Treating moderate acute malnutrition in first-line health services: an effectiveness cluster-randomized trial in Burkina Faso

Laetitia Nikièma, Lieven Huybregts, Patrick Kolsteren, Hermann Lanou, Simon Tiendrebeogo, Kimberley Bouckaert, Séni Kouanda, Blaise Sondo, Dominique Roberfroid

    Research output: Contribution to journalA1: Web of Science-article

    Abstract

    BACKGROUND: Management of moderate acute malnutrition (MAM) is, currently, focused on food supplementation approaches. However, the sustainability of these strategies remains weak in low- and middle-income countries. In food-secure settings, an educational/behavioral intervention could be an alternative for improving MAM management.

    OBJECTIVE: This study compared the effectiveness of weekly context-appropriate child-centered counseling (CCC), with an improved corn-soy blend [corn-soy blend with added micronutrients (CSB++)] or a locally produced ready-to-use supplementary food (RUSF), in treating MAM through first-line rural health services.

    DESIGN: We used a cluster randomized controlled trial design with 3 arms, involving 18 rural health centers (6 by arm) and children aged 6-24 mo with uncomplicated MAM. In the first arm (CCC), trained health workers provided weekly personalized counseling to caretakers. In the 2 other arms, children received weekly either 455 g CSB++ or 350 g locally produced soy-based RUSF. Both food supplements provided ∼250 kcal/d.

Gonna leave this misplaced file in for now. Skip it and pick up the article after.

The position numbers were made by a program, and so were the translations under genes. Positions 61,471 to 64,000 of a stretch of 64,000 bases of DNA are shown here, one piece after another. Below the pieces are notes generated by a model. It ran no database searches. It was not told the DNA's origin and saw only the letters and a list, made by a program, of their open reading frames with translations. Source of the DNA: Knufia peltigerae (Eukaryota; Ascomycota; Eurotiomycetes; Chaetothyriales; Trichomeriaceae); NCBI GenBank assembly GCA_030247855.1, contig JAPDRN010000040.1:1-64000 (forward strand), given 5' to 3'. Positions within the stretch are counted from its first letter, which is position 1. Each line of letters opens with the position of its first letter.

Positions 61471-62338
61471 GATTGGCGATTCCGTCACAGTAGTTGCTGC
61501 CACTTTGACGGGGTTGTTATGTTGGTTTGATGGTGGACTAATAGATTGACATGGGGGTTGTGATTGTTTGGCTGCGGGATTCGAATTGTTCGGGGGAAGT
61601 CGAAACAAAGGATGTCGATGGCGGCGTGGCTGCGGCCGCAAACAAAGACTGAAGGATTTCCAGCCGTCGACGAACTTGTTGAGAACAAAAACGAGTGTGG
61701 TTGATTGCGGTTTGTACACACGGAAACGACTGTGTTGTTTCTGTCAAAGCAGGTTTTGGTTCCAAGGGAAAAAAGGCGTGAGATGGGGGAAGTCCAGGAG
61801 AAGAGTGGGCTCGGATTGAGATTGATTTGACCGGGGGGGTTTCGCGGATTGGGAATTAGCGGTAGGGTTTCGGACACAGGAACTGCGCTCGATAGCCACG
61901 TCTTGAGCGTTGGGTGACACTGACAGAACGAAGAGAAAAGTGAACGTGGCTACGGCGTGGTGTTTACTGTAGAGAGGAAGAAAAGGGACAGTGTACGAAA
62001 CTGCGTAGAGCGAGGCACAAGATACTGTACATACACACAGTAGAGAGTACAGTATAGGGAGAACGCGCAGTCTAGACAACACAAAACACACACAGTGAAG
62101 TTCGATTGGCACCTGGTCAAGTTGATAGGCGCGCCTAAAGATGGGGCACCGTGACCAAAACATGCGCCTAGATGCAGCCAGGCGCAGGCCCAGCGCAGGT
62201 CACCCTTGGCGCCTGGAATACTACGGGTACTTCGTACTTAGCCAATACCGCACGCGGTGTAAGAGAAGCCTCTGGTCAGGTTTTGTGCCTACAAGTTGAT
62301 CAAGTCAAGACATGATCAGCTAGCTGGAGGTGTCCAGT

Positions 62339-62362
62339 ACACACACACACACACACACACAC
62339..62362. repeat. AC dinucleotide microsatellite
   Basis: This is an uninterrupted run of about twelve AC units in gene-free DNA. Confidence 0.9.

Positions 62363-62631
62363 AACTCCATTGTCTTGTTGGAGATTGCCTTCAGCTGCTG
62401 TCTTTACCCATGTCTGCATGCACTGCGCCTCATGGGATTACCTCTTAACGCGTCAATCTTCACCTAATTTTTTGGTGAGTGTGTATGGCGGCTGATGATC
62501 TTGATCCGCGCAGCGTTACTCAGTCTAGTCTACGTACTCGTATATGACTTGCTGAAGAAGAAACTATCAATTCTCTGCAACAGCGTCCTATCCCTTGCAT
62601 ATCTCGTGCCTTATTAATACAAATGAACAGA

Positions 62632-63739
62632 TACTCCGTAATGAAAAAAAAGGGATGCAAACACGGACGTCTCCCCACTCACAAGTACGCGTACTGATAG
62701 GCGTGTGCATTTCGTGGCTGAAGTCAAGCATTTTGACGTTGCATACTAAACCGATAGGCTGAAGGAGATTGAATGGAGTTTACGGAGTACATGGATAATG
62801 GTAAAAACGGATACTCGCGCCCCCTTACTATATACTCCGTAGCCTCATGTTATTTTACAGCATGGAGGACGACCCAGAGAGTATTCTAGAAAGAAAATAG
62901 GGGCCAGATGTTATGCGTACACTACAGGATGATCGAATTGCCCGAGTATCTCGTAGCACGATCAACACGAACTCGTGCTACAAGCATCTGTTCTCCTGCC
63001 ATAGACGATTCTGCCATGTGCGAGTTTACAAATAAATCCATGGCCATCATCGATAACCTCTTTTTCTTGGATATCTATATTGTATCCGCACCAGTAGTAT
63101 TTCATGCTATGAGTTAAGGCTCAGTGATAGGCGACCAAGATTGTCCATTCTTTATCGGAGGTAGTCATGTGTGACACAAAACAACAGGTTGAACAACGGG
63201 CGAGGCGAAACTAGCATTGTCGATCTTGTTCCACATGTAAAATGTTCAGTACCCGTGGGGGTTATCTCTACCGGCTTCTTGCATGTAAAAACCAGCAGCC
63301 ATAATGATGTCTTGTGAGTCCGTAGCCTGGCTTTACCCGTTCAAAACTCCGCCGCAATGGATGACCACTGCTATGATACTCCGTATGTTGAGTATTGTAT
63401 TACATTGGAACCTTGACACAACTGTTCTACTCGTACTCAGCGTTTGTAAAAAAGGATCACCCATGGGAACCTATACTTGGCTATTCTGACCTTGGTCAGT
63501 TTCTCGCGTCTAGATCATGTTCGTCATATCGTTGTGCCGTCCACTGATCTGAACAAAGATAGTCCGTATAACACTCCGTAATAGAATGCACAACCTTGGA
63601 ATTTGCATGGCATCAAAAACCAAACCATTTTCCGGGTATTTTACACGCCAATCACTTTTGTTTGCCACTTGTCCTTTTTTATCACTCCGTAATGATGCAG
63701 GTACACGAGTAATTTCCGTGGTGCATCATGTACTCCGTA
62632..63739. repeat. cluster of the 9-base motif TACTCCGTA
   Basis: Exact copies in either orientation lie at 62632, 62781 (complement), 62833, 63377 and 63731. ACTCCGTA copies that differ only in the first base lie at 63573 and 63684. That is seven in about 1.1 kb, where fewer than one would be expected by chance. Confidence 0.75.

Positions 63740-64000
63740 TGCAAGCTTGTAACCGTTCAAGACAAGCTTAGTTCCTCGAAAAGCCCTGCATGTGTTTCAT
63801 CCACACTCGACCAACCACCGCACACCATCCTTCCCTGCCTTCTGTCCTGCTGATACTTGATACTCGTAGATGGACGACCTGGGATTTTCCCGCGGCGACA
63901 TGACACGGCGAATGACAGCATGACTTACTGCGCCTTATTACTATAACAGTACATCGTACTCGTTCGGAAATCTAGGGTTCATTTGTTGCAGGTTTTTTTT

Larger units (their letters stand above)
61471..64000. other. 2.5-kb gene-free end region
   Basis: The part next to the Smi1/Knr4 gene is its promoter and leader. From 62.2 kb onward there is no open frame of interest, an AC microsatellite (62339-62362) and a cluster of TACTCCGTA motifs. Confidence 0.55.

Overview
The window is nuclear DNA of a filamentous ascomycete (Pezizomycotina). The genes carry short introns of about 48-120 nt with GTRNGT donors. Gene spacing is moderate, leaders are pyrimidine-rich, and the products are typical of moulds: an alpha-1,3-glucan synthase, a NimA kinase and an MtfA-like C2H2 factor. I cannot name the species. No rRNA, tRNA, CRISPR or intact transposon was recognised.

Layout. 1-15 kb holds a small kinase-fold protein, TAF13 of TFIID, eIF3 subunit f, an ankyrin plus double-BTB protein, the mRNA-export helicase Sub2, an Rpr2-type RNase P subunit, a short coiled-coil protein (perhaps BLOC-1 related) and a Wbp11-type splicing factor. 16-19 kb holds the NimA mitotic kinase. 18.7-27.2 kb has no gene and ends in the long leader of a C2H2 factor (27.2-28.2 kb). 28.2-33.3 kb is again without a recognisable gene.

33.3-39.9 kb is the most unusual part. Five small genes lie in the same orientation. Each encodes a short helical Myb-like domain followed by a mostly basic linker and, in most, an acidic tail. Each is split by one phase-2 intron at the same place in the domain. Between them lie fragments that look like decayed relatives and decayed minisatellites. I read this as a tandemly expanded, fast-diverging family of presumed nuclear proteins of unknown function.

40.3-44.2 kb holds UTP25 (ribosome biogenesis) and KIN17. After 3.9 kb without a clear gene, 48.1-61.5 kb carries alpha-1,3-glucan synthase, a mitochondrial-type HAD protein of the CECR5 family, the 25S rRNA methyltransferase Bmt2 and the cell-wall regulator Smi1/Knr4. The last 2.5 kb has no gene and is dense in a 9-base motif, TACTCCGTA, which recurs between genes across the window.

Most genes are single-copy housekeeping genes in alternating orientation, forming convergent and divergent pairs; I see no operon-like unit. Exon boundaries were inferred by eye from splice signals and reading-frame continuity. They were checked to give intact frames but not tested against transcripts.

RESULTS: The recovery rate after 3 mo of treatment was significantly lower with CCC (57.8%) than with CSB++ (74.5%) and RUSF (74.2%) (P < 0001). Mothers' attendance at health facilities was also substantially lower in the CCC arm (P < 0001); this arm had a high defaulter rate (P < 0.003). When the analysis was adjusted for attendance, we did not find a significant difference between the 3 arms, with incidence rate ratios of 1.14 (95% CI: 0.99, 1.31) and 1.13 (95% CI: 0.98, 1.30) for the CSB++ and RUSF arms, respectively, compared with the CCC arm.

    CONCLUSION: Whereas supplement-based treatment of MAM was found to be more effective than the provision of CCC, we hypothesize that appropriate and specific nutrition counseling centered on children's needs, through primary health facilities, might be an alternative strategy for MAM treatment in rural food-secure areas, provided that attendance at counseling sessions by the caregiver is ensured. This trial was registered at clinicaltrials.gov as NCT01115647.

    Original languageEnglish
    JournalAmerican Journal of Clinical Nutrition
    Volume100
    Issue number1
    Pages (from-to)241-249
    Number of pages9
    ISSN0002-9165
    DOIs
    Publication statusPublished - 2014

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